Brave, an ICO-funded Chrome browser fork, has made a name for itself courtesy its unique advertisement solutions. Keeping up the tradition, the company has launched yet another solution based on its policy of “respect for privacy” policy, where it blocks ads on websites and instead replaces them with their own.
Users will have the option to view up to 20 ads per day and will receive 70% of the revenues generated from the ads, though they do have to own the Brave’s Basic Attention Token (BAT) to participate. Publishers also benefit from a feature called Brave Rewards that lets users opt to donate BAT to the sites they are visiting. The algorithm takes note of the sites that are visited regularly and automatically creates a BAT distribution model, with the browser noting the time and attention spent on each site to distribute the person’s monthly BAT contribution among the sites visited.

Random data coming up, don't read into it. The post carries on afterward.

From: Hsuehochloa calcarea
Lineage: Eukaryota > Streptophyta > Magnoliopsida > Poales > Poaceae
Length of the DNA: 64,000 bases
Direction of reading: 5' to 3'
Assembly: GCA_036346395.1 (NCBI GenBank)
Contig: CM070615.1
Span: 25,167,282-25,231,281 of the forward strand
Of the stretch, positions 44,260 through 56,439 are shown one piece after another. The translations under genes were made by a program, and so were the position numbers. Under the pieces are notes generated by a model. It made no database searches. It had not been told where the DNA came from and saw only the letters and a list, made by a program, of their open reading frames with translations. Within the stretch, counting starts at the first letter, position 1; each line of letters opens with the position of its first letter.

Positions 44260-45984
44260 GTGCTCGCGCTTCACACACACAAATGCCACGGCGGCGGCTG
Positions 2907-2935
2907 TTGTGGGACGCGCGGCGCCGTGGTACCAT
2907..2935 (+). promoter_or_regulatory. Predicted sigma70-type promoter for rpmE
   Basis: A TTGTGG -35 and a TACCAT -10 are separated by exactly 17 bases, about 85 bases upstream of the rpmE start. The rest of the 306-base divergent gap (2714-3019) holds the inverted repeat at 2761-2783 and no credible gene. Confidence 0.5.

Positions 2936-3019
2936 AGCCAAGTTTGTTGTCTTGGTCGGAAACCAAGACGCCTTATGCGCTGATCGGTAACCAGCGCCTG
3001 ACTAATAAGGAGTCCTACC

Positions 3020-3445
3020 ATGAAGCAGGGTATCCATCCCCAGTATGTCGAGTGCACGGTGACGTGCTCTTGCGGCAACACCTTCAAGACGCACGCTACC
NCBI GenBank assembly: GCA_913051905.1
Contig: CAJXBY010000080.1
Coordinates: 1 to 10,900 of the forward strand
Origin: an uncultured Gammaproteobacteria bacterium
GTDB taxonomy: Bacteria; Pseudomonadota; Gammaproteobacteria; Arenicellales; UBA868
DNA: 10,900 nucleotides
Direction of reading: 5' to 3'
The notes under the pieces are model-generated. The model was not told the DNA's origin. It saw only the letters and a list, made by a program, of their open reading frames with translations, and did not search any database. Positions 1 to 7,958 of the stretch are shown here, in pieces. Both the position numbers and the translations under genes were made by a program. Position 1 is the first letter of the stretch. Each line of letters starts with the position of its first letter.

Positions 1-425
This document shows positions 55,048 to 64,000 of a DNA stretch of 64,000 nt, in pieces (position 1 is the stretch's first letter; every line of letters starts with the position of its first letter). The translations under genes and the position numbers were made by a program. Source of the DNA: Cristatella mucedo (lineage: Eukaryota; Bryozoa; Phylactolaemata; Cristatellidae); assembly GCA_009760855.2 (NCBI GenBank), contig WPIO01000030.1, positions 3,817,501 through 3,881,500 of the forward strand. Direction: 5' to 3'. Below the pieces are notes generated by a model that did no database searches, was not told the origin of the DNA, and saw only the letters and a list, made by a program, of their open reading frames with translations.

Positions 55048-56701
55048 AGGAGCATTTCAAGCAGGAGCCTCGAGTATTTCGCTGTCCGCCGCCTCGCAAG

Commentators believe that publishers are primarily disregarded in the system and that a mass-scale adoption of Brave’s solution remains an unlikely prospect. Despite the option offered to the publishers to participate in the Basic Attention Token system, the likelihood of significant returns for them from this system remains slim.
For online media, advertising remains the primary source of income, which has been hit quite hard by the emergence of the adblocking phenomenon, costing companies millions of dollars in ad revenue and creating an environment of distrust for the advertisers. Adblocking companies insist that the privacy of the users and protection against “malvertisement” is their top priority, with blockchain companies like Brave trying to provide alternate advertisement programs to circumvent the problem.
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